Monday, December 28, 2015

Seafaring: an early medieval conference on the islands of the North Atlantic CFP

a guest post by Dan Remein

Seafaring: an early medieval conference on the islands of the North Atlantic - November 3-5, 2016

Hi ITM readers.

With Donna Beth Ellard (University of Denver) and Tiffany Beechy (University of Colorado Boulder), I’ve been planning a conference for next November that we hope will grab the attention of the ITM readership:

Seafaring: an early medieval conference on the islands of the North Atlantic is a three-day national conference that brings together scholars of early medieval Ireland, Britain, and Scandinavia to imagine cooperative, interdisciplinary futures for the study of North Atlantic archipelagos during the early medieval period.  Seafaring invites proposals for two kinds of sessions, seminars and workshops/forums, that will help imagine more collective and cooperative futures for scholars of the so-called "British" archipelago and/or reinvigorate the interdisciplinary mandate of early medieval studies.

Designed less around traditional conference presentations than as a "workspace," Seafaring: an early medieval conference on the islands of the North Atlantic invites proposals that will engage participants in mini-tutorials, masterclasses, writing workshops, and learning laboratories - all of which are designed to widen their linguistic competence, interdisciplinary methods, geographic familiarity, and temporal scope, within and beyond the early medieval period.

This conference, “Seafaring: an early medieval conference on the islands of the North Atlantic” came out of a discussion Donna Beth and I had last year after a workshop on translation theory, contemporary poetics, and Beowulf that I ran with her very smart and pleasantly intimate Graduate seminar on Beowulf of Spring 2015. The workshop produced a series of what we thought were really compelling and fresh readings of particular scenes of Beowulf, partially by forcing the study of Old English Poetry into conversation with some other disciplinary economies (namely, more avant-garde 20th century poetics).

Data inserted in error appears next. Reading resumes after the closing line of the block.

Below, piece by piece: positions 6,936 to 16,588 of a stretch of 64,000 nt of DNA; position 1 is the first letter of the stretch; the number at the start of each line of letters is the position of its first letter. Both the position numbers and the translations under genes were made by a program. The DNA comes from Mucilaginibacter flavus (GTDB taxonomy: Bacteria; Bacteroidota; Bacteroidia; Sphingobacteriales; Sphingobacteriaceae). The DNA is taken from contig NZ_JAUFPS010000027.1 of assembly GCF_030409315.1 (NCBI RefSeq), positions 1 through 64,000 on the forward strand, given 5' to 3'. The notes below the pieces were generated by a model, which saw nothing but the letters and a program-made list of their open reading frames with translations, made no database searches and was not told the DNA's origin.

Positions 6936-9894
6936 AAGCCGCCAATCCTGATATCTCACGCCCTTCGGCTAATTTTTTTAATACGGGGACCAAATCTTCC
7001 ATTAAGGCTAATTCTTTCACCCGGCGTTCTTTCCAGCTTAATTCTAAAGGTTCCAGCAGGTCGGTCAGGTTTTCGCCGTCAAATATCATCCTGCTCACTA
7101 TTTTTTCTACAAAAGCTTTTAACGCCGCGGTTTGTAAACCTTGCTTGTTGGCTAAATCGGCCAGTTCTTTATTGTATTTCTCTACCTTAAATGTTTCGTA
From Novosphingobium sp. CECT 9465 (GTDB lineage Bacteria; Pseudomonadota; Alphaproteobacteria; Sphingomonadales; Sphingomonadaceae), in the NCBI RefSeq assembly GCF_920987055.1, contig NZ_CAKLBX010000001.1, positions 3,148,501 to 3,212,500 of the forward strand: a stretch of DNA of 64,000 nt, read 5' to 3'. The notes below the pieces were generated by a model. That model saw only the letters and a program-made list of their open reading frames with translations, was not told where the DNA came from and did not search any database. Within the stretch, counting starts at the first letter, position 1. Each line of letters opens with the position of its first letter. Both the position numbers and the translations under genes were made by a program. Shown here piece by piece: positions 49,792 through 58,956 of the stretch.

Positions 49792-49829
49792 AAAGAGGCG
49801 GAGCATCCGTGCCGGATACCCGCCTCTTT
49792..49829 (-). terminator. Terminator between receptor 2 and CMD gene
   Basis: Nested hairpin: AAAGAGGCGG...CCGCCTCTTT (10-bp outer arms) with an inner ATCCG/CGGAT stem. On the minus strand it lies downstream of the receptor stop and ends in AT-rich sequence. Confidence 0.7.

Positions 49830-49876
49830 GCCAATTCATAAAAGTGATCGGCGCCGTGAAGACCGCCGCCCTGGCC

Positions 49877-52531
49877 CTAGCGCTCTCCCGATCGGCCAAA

We, and a lot of ITM readers, are trained in the study of Old English—and wouldn’t trade that for anything. But we all know that the world of Old English poetry is a) not only a world that takes place between roughly 450 and 1100 CE (the very fact that this world extends into 21st century classrooms alone suggests its longer and more complicated life), and b) a world that is much larger—geographically, ethnically, racially, and temporally—than the world summoned by the term “Anglo-Saxon.” Thinking through this, along with Donna Beth’s own work on race and ethnicity in Old English Studies, we worked through a number of ideas as to how to build more space for the study of Early Medieval Britain that could at once reframe literary and historical discussions outside the traditional disciplinary lines of Nationalized Literatures and open those discussions to a wide variety field-changing disciplines, from poetics to neuroscience. We think that what we’ve put together will take some very concrete steps towards formalizing spaces for disciplinary experimentation and de-nationalizing literary history in early medieval Britain and across the North Atlantic.

We also think that for this to work, certain kinds of workshop spaces need to be opened up: places to pick up new skills as much as present new readings, spaces where scholars from a variety of disciplines can work on some shared questions. So, we’re inviting proposals for seminars (intimate groups that will focus on a shared text, question, topic) and proposals for workshops or forums (focused on a particular skill, a philological crux, etc). 

We’ve decided to extend the deadline for Seminar Proposals to January 10. Take a look at the Conference Call here: [], and consider carving out a few moments of the holidays to consider how you might want to contribute.

Submit your seminar proposal to, subject line: "Seminar Submission."

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